The high-wealth individuals research project is a statistical research project run by Inland Revenue. The project seeks to fill a gap in our knowledge of effective tax rates in relation to economic measures of income, particularly for high-wealth individuals.
Gaining this information will help us assess the fairness of our tax system, and allow us to provide more robust advice on future tax policy. The project will not make policy recommendations, but may feed into future policy advice.
The research will follow a robust methodology based on academic literature and seek the input of experts.
The effective tax rates calculated will compare the amount of tax paid by an individual with different measures of income – including a measure of economic income. Using different income measures allows as to assess what is fair through different lenses.
Economic income is a broader concept than taxable income – it seeks to measure the increase in an individual’s ability to consume goods and services in a period.
We will ask about 400 individuals for information
For the project, we’ve identified a group of about 400 high-wealth tax resident individuals. Similar to research undertaken using the Household Economic Survey, our analysis will be based on the family unit – including partners, and dependent children.
We will estimate effective tax rates for the 2016 to 2021 income years
We will estimate effective tax rates for the 2016 to 2021 income years. Having several years will improve the consistency of the measures.
To minimise compliance costs for participants we will seek to use all information already available to us first – for example tax information or information from public registers.
Where we cannot obtain information, we will seek it from participants. We’ll be asking the group a number of questions about their finances for each year from the 2016 to 2021 income years. These questions will include information on the assets they own, entities they have an interest in, and gains made. We will not be asking for detailed valuation work to be undertaken.
Minimising compliance costs is an important principle in determining what information will be sought. We only expect individuals to provide information that they know or can reasonably obtain.
Collected information will not be used for tax administration or enforcement
We’re collecting this information to research economic measures of income and effective tax rates.
This information is important, so it will be a legal requirement for participants to complete the information requests. We will request information under section 17GB of the Tax Administration Act 1994 (the Act). This is a new legal power that allows us to collect information we consider is relevant for a purpose relating to the development of policy.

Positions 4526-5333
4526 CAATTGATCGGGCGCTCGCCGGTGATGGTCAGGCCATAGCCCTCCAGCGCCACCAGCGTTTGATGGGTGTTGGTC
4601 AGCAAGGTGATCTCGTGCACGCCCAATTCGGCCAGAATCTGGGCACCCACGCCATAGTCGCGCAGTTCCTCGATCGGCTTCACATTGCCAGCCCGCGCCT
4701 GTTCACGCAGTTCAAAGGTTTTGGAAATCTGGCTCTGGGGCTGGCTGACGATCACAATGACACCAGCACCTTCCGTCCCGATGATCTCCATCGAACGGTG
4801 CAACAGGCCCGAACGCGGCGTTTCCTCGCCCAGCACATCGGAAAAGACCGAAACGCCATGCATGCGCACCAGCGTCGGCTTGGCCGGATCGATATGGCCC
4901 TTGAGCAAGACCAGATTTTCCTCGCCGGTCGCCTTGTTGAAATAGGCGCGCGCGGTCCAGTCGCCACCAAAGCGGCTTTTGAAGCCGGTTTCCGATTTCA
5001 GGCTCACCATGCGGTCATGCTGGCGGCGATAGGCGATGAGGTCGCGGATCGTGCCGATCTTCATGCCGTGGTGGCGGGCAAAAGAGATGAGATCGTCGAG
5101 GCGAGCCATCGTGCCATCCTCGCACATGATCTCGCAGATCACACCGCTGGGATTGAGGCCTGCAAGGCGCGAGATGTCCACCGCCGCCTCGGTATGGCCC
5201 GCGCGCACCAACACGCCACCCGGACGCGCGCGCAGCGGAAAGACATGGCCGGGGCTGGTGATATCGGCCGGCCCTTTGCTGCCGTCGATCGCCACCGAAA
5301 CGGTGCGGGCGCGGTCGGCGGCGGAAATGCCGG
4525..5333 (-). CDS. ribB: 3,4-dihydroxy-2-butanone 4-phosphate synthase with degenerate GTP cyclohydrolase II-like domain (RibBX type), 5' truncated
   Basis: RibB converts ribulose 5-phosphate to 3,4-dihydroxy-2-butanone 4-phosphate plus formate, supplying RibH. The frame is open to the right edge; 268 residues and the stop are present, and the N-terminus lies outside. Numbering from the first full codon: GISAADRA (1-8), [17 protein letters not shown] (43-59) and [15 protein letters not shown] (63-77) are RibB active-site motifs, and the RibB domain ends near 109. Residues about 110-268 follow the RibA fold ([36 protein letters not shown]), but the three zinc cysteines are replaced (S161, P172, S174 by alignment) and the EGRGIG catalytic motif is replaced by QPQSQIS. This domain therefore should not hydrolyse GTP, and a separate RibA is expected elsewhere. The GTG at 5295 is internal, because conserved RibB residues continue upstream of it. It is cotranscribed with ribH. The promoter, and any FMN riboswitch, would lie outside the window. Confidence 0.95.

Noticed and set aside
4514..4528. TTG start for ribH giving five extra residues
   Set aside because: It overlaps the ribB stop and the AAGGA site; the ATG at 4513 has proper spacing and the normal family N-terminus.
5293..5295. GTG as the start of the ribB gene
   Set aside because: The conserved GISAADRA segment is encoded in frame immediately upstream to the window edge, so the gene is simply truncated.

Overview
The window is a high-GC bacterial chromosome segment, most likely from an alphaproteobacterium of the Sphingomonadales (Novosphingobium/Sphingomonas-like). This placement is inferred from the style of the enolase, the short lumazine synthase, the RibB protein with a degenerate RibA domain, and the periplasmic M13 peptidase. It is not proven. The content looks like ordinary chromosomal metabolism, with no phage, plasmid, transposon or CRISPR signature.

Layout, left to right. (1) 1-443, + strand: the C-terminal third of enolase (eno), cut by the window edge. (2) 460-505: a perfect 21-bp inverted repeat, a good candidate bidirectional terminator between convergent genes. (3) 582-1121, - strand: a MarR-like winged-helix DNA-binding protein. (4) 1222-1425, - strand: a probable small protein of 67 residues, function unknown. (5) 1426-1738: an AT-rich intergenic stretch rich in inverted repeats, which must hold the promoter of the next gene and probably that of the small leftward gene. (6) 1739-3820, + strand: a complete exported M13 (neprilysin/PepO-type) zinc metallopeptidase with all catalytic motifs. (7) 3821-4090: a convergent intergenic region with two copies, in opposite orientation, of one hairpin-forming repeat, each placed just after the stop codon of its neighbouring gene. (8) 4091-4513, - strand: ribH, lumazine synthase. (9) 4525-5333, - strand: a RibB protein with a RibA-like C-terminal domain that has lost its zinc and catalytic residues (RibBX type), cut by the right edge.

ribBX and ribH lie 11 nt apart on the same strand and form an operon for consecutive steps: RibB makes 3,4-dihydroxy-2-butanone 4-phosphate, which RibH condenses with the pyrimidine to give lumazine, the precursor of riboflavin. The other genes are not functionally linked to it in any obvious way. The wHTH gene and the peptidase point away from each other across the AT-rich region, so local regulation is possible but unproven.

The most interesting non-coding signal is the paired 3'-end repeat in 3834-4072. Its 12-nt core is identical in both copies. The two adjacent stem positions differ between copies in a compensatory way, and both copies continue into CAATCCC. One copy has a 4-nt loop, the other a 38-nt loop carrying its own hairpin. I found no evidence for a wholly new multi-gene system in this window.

Information requested under section 17GB of the Act has specific statutory protections which mean the information cannot be used by the Commissioner in proceedings against the person providing the information.
This means that no information collected under section 17GB of the Act will be used to reassess anyone’s current or future taxable income. Only individuals working on the project will have access to the information collected under section 17GB.
Information and privacy will be protected
We will ensure the privacy and confidentiality of all the information we collect is protected. A Privacy Impact Assessment has been prepared for the project.
The final report from the project will contain aggregated data and will not identify individuals.
The project will run for about 2 years, with multiple phases.
Individuals in the population will be notified that they are in the population, and asked to confirm family details.
January to February 2022
We'll ask the individuals to verify the information we already hold about entities we believe they have an interest in, such as companies and trusts. Where information is missing participants will be asked to fill in the gaps. Domestic partners will be asked to provide the same information.
May 2022 to August 2022 (approximately)
We'll ask individuals to provide a range of financial information about assets they, or their dependent children, own and gains they have made. Domestic partners will be asked for the same information.
The project’s findings will be made public
A final public report on the project is expected to be completed in June 2023. This report will not include any information that could identify individuals.